Sequential treatment approach accelerates pressure ulcer healing

NEW YORK (Reuters Health) – Treating pressure ulcers with a calcium alginate dressing for 4 weeks prior to switching to a hydrocolloid dressing promotes faster healing than treatment with hydrocolloid dressing alone, according to results of a French study.

Dr. Joel Belmin, of the Hopital Rene Muret in Sevran, and colleagues randomly assigned 57 patients who were 65 years or older to the sequential strategy and 53 controls to treatment with hydrocolloid dressing alone. The ulcers had passed through the subcutaneous tissue, but their surface area did not exceed 50 cm squared, and granulation tissue did not cover more than 50% of the ulcer surface.

In the control group, hydrocolloid dressings were applied approximately every 3 days for 8 weeks. In the sequential group, calcium alginate dressings were applied approximately every 2 days for 4 weeks, then hydrocolloid dressings every 3 days for 4 more weeks. The results appear in the Journal of the American Geriatrics Society for February.

In the sequential treatment group, 68.4% achieved the study endpoint of a 40% reduction in surface area at 4 weeks, and 75.4% at 8 weeks. In the control group, the endpoint was achieved by 22.6% at 4 weeks and 58.5% at 8 weeks, a significant difference between groups (p < 0.0001).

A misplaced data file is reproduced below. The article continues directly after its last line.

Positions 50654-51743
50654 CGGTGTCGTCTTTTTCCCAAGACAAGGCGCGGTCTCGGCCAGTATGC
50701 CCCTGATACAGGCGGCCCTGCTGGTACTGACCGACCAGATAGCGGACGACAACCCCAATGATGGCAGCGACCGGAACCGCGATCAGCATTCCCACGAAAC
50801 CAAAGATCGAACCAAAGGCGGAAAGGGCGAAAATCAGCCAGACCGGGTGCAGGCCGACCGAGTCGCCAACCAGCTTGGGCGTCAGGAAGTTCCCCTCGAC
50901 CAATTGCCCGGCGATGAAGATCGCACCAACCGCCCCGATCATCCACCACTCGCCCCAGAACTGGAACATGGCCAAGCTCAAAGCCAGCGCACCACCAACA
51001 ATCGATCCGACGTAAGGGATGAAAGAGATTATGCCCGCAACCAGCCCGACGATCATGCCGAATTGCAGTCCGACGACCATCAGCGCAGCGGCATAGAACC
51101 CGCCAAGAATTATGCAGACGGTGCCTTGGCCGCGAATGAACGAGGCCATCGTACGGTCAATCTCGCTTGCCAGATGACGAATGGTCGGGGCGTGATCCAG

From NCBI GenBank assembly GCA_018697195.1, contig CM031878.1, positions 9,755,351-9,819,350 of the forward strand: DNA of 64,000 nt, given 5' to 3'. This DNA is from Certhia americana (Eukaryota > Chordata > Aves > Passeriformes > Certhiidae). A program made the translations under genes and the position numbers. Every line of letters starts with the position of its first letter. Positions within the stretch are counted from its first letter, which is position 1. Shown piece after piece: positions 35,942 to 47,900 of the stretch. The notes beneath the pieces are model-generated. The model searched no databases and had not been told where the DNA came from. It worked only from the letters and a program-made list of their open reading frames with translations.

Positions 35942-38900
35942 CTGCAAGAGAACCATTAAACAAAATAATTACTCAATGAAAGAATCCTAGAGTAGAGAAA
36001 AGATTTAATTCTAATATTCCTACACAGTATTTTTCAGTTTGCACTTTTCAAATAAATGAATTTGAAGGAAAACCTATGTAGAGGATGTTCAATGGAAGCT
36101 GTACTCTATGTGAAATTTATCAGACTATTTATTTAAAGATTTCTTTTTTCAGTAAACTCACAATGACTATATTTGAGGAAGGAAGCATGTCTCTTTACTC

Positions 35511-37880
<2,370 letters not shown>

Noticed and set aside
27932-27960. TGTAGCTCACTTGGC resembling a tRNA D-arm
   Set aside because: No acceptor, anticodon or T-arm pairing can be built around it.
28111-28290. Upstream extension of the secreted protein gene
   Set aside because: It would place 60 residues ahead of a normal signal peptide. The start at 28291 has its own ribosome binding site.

Four weeks of treatment resulted in a 47.3% average reduction in surface area in the sequential group and a 14.6% reduction in the control group. Healing rates were similar during the last 4 weeks of the trial, 35% and 33%, respectively.

Nurses treating the patients reported that pain during dressing removal and odor from the ulcer were significantly greater in the control treatment group.

According to the authors, alginates absorb wound exudate to form a nonadherent gel. This gel appears to activate macrophages, which clear necrotic debris and stimulate angiogenesis. The downside of alginates is their propensity to stimulate fibroblast proliferation and reduce the number of microvascular endothelial cells and keratinocytes.

Dr. Belmin's team recommends that alginate dressings be used for a limited time to prevent excessive granulation.

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